Exploring the genetic relationship between hearing impairment and Alzheimer's disease

Brittany L Mitchell, Jackson G Thorp, David M Evans, Dale R Nyholt, Nicholas G Martin, Michelle Katharine Lupton

Research output: Contribution to journalArticle (Academic Journal)peer-review

18 Citations (Scopus)


Introduction: Hearing loss has been identified as the potentially largest modifiable risk factor for Alzheimer's disease (AD), estimated to account for a similar increase in AD risk as the apolipoprotein E (APOE) gene.

Methods: We investigated the genetic relationship between hearing loss and AD, and sought evidence for a causal relationship.

Results: We found a significant genetic overlap between hearing impairment and AD and a polygenic risk score for AD was able to significantly predict hearing loss in an independent cohort. Additionally, regions of the genome involved in inflammation were identified to be shared between hearing difficulty and AD. However, causality tests found no significant evidence of a causal relationship between these traits in either direction.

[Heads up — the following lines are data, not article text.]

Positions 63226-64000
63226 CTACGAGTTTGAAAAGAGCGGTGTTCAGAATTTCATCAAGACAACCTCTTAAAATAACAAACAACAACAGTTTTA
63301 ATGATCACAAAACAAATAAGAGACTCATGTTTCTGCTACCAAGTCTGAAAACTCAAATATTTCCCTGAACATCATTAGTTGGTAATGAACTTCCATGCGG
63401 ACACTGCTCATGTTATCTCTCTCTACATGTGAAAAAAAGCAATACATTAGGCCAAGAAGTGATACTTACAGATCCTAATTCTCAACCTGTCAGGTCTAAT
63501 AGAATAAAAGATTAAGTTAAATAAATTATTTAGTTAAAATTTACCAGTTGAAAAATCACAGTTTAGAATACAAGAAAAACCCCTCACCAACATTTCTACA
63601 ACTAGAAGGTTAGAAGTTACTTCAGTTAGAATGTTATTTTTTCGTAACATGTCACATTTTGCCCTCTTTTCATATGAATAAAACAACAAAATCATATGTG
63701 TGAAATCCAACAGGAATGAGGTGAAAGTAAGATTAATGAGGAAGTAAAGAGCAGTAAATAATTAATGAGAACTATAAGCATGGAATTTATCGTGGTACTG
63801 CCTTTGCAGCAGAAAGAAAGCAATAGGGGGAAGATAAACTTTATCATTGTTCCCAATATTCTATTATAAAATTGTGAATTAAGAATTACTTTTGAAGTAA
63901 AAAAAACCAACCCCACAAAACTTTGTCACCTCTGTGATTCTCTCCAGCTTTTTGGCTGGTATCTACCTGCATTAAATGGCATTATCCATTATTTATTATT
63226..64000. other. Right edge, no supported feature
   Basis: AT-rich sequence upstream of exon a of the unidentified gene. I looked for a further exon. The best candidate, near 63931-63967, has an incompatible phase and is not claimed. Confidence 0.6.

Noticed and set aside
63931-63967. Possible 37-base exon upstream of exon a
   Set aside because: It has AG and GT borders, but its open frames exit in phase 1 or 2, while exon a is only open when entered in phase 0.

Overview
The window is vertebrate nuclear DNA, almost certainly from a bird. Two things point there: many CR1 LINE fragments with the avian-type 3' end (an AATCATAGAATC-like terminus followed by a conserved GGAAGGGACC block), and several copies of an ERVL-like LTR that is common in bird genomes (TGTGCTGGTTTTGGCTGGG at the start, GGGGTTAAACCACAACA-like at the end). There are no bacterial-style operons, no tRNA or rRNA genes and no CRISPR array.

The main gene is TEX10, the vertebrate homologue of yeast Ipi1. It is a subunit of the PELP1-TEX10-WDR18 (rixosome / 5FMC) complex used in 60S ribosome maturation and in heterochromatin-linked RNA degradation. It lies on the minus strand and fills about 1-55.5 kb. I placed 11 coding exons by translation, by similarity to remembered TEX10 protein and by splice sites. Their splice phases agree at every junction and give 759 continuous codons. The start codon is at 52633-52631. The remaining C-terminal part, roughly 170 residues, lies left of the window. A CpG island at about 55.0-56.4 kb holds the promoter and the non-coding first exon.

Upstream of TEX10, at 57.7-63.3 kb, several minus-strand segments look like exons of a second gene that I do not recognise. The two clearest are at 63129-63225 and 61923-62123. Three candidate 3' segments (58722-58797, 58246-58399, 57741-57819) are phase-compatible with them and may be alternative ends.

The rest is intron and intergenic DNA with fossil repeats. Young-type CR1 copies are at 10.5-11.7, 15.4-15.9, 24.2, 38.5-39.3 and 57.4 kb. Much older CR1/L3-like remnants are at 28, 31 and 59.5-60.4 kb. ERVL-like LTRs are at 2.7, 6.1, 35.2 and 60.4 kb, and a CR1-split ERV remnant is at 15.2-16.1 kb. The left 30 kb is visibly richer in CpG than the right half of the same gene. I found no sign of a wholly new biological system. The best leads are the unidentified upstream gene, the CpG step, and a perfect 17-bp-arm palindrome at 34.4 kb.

Discussion: Overall, these results show that the relationship between hearing difficulty and AD may, in part, be due to shared genes and immune response pathways between the traits. However, currently available data do not support a causal relationship.

Original languageEnglish
Pages (from-to)e12108
JournalAlzheimer's & dementia (Amsterdam, Netherlands)
Issue number1
Early online date25 Sept 2020
Publication statusE-pub ahead of print - 25 Sept 2020

Bibliographical note

© 2020 The Authors. Alzheimer's & Dementia: Diagnosis, Assessment & Disease Monitoring published by Wiley Periodicals, LLC on behalf of Alzheimer's Association.


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